4. Dr. Kamal Hossain, learned Counsel appeared for all the three appellants, namely Laizu Begum, Atiur Rahman and Nurul Islam Sarkar; Mr. S.R. Pal, Syed Ishtiaq Ahmed and Mr. Md. Nurullah, learned Counsels, appeared respectively for the respondents in these appeals. Dr. Kamal Hossain has mainly relied upon Rule 6(1A) which requires the Returning Officer to publish the list of polling stations at least fifteen days before the polling day and Rule 6(1B) which provides that the list of polling stations published under sub-rule (1A) shall not be changed without the approval of the Election Commission. He has emphasised the fact, which was also not disputed, that the election was to be held, according to the notice dated 5 April 1988, on 14 April, 1988, but the polling station in each case was changed in the evening of 13 April 1988. He has also contended that the approval of the Election Commission was not taken; rather the Election Commission disapproved the proposed change by an order dated 11 April 1988, though after the polls were taken, post-facto approval was given which is not an approval in the eye of law.
5. Mr. S.R. Pal, whose argument has been adopted by Mr. Syed Ishtiaq Ahmed and Mr. M. Nurullah, has contended that Rule 6, particularly the provisions in sub-rules (1A) and (1B) are meant for an election which is to be held for the first time, and not to an adjourned poll, and that for governing an adjourned poll a specific provision has been made in Rule 29 and that Rule 29 does not require any particular period of time, such as fifteen days, to ensue from the date of fixing the polling stations to the dale of the poll. Secondly, the learned Counsel has contended that even if Rule 6 applies to a re-poll, but it has been violated in the special and exceptional circumstances of these cases, mere violation of the rule did not materially affect the result of the election. He has also contended that to determine election disputes or matters related thereto, should better be determined by an election-petition. In this connection, learned Counsel has referred to our decision on an election matter in the case reported in 41 DLR (AD) 68 and argued that the writ petitions in question are themselves not maintainable.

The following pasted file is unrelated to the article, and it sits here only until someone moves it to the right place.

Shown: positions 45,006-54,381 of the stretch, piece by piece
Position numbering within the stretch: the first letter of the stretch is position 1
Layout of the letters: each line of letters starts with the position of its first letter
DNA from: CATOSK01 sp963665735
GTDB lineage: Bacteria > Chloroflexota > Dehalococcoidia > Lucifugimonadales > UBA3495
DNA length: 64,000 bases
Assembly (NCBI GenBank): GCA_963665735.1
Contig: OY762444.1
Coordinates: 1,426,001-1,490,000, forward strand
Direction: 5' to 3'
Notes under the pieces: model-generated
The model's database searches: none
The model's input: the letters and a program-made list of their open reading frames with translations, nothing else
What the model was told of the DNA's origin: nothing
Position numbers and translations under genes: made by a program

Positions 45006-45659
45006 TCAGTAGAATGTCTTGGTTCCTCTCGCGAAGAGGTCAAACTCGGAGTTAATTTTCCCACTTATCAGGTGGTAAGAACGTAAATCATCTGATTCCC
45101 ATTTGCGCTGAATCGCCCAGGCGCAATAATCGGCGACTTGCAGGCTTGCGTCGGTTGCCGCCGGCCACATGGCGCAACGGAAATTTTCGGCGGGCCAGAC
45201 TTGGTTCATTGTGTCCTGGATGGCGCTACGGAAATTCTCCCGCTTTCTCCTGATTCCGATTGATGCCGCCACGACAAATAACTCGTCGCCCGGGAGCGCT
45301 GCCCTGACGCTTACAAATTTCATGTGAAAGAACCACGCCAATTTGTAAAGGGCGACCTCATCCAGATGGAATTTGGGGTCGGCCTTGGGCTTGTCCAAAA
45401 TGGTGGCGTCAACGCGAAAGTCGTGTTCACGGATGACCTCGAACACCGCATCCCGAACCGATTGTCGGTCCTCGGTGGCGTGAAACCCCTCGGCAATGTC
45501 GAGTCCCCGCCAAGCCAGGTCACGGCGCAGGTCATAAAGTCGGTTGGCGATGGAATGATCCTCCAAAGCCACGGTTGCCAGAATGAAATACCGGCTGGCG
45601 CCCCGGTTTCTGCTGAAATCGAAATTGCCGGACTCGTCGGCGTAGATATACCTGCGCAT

6. For proper appreciation of the question involved, it is necessary lo reproduce the relevant rules.
“6. Polling stations and polling compartments. — (1) The Returning Officer shall, subject to any direction of the Election Commission, provide one or more polling stations for each ward and each polling station may contain as many polling compartments as may be necessary for voting by male and female voters separately.
(1A) The Returning Officer shall, at least fifteen days before the polling day, publish the list of polling stations locally at some prominent places in the wards concerned as well as the office of the Returning Officer and the office of the Union Parishad concerned.
(1B) The list of polling stations published under sub-rule (1A) shall not be changed without the approval of the Election Commission.
(5) No polling station shall be located in any such premises as belong to, or are under the control of, any candidate.”
“9. Notification of days of different stages of election. — (1) For the purpose of holding an election, the Upazila Nirbahi Officer or the Deputy Commissioner, as the case may be, shall, subject to such directions as the Election Commission may give in this behalf, by notification in official Gazette, appoint—
(a) a day, at least five days after the dale of such notification, for the nomination of candidates;
(b) a day for the scrutiny of nomination papers;
(c) a day on or before which candidature may be withdrawn; and
(d) a day, at least fifteen days after the withdrawal day, for taking of poll.”
“26. Place and hours of poll.— The Returning Officer shall, subject lo any direction of the Election Commission, fix the place (hereinafter referred to as polling station) at which the poll shall be taken between the hours from 8 a.m. to 5 p.m. and give public notice of the place and hour so fixed.”
“29. Adjourned poll.— (1) If, at any time, the poll at the polling station is interrupted or obstructed for reasons beyond the control of the Presiding Officer, he shall slop the poll and inform the Returning Officer that he has done so.
(2) Where a poll has been stopped under sub-rule (1), the Returning Officer shall—
(a) immediately report the circumstances to the Election Commission;
(b) appoint, as soon as may be, with the approval of the Election Commission, a day for a fresh poll; and
(c) fix a place or places at which and the hours during which such fresh poll shall be taken.
(3) All voters shall be allowed to vote at the fresh poll taken under sub-rule (2) and no vote cast al the poll slopped under sub-rule (1) shall be counted.”